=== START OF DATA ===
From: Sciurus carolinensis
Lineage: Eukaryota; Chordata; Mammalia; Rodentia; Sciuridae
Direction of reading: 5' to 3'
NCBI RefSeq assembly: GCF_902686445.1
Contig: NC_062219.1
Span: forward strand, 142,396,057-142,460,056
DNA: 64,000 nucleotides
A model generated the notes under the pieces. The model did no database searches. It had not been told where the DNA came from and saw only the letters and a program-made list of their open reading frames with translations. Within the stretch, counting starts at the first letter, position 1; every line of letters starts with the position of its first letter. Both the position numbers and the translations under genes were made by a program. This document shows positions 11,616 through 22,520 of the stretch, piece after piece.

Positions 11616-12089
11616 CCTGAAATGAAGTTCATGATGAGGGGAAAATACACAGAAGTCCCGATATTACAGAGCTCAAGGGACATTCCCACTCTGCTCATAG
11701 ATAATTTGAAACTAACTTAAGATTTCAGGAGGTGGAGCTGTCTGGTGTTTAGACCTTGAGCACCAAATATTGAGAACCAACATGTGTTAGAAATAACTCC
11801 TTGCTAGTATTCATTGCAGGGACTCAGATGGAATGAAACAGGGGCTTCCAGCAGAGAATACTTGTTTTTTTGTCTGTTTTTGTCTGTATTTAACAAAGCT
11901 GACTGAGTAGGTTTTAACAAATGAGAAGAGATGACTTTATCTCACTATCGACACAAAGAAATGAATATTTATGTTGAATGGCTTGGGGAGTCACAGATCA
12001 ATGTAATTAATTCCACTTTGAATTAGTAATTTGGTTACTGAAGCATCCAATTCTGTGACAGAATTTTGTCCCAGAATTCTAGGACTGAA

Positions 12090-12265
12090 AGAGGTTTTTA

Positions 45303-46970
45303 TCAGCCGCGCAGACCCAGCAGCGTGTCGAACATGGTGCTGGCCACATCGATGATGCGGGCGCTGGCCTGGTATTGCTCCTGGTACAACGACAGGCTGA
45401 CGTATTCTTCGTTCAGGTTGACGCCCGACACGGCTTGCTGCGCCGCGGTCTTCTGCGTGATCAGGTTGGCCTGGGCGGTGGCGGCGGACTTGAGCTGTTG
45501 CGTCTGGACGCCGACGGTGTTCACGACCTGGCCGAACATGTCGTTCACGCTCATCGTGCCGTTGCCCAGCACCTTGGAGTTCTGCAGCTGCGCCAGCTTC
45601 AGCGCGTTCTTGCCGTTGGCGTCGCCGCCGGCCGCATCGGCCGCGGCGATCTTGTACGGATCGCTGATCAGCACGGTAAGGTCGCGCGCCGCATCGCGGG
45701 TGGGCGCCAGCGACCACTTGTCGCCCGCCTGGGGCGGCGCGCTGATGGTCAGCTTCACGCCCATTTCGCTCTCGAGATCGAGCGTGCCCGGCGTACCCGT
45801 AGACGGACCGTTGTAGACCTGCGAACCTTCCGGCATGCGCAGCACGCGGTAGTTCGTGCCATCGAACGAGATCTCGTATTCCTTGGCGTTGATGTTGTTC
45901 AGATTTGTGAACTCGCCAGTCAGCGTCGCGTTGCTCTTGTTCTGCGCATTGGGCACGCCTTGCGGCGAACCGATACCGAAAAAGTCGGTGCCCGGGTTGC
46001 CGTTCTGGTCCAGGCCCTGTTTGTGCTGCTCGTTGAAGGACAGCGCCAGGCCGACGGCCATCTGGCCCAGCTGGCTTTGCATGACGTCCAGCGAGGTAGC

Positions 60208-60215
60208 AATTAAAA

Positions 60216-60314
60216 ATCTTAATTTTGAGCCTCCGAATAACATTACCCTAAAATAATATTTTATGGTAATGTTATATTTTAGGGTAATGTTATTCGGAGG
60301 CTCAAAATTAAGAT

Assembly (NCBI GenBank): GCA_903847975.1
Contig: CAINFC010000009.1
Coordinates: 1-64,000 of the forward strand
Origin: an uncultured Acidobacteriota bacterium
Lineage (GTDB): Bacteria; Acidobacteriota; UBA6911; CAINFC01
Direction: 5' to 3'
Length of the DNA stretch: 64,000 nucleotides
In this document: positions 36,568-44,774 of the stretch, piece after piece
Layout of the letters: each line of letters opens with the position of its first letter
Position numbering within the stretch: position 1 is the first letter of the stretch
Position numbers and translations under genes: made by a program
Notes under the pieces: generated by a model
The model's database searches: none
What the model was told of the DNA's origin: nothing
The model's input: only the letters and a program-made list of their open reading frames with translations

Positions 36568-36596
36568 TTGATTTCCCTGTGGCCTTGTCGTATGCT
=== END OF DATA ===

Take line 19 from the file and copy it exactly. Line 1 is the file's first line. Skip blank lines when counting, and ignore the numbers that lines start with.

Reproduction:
45401 CGTATTCTTCGTTCAGGTTGACGCCCGACACGGCTTGCTGCGCCGCGGTCTTCTGCGTGATCAGGTTGGCCTGGGCGGTGGCGGCGGACTTGAGCTGTTG